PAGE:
-- Will play for food. The pet stores have a variety of food puzzles -- toys you put food into for your cat to work out. If you can't find a food puzzle your cat likes, try a homemade version. Put dry food inside an empty paper towel roll, and let your cat figure out how to get at it. Or get a Wiffle ball and insert pieces of kibble. They'll fall out when your cat bats the ball around.
-- Hide and seek. Put an empty paper sack or a cardboard box with a little packing paper inside it on the floor and let your cat explore. He'll love the dark interiors and crinkly noises. Boxes are extra fun when you have two cats, providing the perfect way to play hide-and-seek.
Use your imagination to keep your cat busy. So many cats these days are indoors, which is good for them, the neighbors and the wildlife. But when you close the door on your cat, you need to make the indoors more interesting. Fortunately, doing so strengthens the bond between you and your pet.
Rabbit perfect pet
for condo living
Q: Our condo association allows small dogs, cats and birds, but no rabbits, guinea pigs or "exotic" pets. I'm renting a place, and I would like to buy. Right now, I have my pet rabbit "in secret," but I'm not going to buy a place if I can't have the pet of my choice and stay compliant. How can I get this rule changed? -- via email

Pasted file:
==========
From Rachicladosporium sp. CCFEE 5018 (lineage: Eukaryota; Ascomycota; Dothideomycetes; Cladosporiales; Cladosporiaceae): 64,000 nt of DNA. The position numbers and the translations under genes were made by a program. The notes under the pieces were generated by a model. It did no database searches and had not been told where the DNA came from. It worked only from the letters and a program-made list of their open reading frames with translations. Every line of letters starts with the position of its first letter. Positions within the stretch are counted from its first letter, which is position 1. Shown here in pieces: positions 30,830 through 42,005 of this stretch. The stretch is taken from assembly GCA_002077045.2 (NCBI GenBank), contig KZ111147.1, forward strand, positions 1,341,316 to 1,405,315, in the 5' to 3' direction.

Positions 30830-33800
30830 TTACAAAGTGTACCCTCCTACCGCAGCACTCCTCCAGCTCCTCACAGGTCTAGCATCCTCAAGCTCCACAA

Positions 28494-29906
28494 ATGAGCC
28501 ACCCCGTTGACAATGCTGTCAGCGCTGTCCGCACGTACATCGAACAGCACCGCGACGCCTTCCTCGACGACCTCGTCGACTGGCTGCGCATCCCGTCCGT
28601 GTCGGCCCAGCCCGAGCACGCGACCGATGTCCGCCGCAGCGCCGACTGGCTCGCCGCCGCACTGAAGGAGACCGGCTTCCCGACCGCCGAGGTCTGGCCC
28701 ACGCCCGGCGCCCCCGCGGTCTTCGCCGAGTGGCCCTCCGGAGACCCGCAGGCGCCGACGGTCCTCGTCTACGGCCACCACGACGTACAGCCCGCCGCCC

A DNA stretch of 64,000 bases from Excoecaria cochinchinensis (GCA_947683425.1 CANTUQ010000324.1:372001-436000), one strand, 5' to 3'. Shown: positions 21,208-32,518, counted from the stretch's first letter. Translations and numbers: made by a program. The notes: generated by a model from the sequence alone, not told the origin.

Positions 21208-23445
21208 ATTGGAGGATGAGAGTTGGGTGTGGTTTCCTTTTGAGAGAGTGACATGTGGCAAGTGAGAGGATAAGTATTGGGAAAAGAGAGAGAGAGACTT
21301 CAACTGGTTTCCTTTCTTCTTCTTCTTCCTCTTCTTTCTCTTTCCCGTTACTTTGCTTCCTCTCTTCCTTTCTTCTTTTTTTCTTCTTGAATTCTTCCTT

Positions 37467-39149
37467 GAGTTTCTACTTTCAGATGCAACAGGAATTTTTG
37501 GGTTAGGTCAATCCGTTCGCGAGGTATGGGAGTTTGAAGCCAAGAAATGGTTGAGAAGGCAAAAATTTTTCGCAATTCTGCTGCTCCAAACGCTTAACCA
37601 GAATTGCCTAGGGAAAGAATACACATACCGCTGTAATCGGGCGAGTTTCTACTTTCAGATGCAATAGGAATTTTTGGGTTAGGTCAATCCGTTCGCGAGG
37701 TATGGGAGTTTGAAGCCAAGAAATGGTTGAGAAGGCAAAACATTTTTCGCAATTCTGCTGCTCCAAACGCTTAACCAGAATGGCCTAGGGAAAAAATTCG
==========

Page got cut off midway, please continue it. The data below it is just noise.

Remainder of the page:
A: Your condo association is probably still thinking of rabbits as "livestock," not as pets. In fact, I can think of few animals better suited for condo or apartment living than a neutered house rabbit. They're about the quietest pet I could think of owning, for one thing, and they're unlikely to cause any conflict with neighbors.
They're small. Even the biggest rabbits aren't much larger than a cat, and dwarf rabbits are considerably smaller. They're also neat. A daily brushing will catch loose hair, and a vacuum will pick up scattered hay, food pellets or the occasional stray feces (it's pea-sized, dry and round) that don't make it into the litter box. Yes, a litter box: Many rabbits can be reliably trained to use a box filled with a little cat litter with fresh grass hay on top, changed daily.
The one downside I can think of is that rabbits will engage in destructive chewing if left to choose their own recreation. Even this problem is easily solved by "rabbit-proofing" the living area -- blocking off attractive chewing areas, putting power cords into protective covers -- and offering safe chewing alternatives.